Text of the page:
Fresh, ripe, local strawberries are so indulgent they don’t even seem like they could be real. I think strawberries are one of those fruits that are just not worth eating out of season. The flavor, the juiciness, the scent just don’t compare. For that reason, I’m perfectly content with frozen strawberries until they start showing up in the market each spring.
They may be a bit on the pricey side, but they’re worth it, and so much more pungent than the pale, gigantic berries you’ll find in the supermarket.
Buying: Look for strawberries that are vibrant in color and have a strong aroma. Avoid any that are bruised, and look through your berries to make sure none are beginning to mold. Remove any offenders and your strawberries will last much longer.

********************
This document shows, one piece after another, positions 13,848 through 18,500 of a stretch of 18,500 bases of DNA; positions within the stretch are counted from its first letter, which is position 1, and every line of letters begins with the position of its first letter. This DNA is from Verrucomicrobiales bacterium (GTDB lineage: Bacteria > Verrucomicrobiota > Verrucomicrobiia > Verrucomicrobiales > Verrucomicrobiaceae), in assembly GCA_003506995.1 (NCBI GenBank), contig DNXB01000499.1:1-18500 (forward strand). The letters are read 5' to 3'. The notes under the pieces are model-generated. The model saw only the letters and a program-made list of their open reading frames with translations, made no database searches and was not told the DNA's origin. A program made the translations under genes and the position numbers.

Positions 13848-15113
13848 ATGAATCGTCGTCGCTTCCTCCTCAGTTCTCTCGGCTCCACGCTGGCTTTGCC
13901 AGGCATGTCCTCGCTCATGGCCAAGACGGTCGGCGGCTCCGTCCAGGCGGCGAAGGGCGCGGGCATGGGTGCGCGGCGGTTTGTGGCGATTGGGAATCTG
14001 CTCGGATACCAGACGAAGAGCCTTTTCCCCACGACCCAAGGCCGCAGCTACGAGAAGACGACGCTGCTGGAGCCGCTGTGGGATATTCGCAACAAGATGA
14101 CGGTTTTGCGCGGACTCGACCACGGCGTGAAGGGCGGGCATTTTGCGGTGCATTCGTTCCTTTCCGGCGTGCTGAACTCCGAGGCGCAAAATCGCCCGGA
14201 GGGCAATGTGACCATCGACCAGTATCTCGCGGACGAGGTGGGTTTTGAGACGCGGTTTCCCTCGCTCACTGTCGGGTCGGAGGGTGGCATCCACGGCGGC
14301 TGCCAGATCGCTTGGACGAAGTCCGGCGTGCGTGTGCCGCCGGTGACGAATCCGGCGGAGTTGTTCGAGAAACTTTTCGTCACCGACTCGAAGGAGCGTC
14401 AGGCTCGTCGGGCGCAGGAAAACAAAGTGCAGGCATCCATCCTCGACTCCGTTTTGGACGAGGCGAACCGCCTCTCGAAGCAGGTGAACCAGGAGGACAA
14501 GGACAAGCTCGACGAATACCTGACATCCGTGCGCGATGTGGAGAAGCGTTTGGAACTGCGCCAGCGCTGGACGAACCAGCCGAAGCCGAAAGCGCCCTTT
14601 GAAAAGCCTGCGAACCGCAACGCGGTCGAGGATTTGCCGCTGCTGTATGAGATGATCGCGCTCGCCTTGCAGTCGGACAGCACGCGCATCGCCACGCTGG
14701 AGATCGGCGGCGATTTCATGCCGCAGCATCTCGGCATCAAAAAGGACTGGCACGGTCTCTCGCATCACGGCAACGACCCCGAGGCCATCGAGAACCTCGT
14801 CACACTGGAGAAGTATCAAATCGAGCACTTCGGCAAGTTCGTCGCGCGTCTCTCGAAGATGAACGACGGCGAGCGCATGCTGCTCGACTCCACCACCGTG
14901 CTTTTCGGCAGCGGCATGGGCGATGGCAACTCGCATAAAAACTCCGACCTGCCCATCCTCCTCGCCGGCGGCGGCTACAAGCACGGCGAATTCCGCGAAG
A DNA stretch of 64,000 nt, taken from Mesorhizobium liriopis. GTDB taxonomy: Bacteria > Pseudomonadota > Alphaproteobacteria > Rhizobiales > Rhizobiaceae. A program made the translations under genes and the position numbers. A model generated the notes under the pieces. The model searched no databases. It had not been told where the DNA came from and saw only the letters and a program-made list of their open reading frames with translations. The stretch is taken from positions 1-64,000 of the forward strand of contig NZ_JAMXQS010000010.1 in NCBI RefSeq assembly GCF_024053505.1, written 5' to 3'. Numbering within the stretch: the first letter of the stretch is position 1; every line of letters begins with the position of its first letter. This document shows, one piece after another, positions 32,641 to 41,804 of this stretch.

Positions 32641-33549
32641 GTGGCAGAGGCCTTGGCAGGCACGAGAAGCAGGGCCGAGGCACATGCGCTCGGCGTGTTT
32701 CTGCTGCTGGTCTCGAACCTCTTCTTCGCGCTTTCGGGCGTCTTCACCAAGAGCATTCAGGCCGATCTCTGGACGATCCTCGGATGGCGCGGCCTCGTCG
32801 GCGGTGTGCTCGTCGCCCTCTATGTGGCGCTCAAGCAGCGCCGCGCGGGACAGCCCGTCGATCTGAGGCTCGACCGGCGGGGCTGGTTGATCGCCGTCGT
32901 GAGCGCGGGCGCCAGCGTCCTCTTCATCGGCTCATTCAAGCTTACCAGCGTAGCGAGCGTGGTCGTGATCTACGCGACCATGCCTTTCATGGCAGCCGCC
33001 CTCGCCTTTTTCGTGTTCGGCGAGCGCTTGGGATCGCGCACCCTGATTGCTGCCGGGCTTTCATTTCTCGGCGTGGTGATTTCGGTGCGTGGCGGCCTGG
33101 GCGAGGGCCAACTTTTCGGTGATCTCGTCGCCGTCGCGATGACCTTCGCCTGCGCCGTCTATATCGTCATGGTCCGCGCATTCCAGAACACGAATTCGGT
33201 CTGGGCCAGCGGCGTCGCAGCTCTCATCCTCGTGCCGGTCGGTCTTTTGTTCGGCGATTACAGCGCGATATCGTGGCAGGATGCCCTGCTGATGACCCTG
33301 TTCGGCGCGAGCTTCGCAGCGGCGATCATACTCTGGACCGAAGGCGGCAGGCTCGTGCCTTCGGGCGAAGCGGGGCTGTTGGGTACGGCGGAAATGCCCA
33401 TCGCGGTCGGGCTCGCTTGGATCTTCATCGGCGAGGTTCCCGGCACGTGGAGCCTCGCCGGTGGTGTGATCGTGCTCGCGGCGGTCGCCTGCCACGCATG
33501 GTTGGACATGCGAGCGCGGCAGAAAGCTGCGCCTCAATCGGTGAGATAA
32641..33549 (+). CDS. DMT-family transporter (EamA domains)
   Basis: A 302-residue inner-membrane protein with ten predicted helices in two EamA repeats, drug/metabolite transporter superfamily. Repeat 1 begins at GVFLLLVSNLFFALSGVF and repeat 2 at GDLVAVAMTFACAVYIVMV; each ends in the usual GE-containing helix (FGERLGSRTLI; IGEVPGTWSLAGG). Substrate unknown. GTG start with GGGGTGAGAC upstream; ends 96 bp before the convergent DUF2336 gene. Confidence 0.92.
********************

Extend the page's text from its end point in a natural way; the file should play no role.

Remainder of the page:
Plant ovaries: Yep, plants have ovaries, and that’s what we think of as fruit. But the fleshy parts of the strawberry is technically not the fruit — the tiny seeds that dot the skin of a strawberry are actually fruit (ovaries), each of which contains a seed.
Mythology: I love how food plays such a strong role in mythology across cultures. In Greek myth, strawberries originated as heart-shaped tears from Aphrodite, who wept at the death of her lover, Adonis. They’re also associated with Freya, the Norse goddess of love and fertility, and the Seneca tribe sees them as a symbol of spring, rebirth, and good health.
Strawberries, here we come!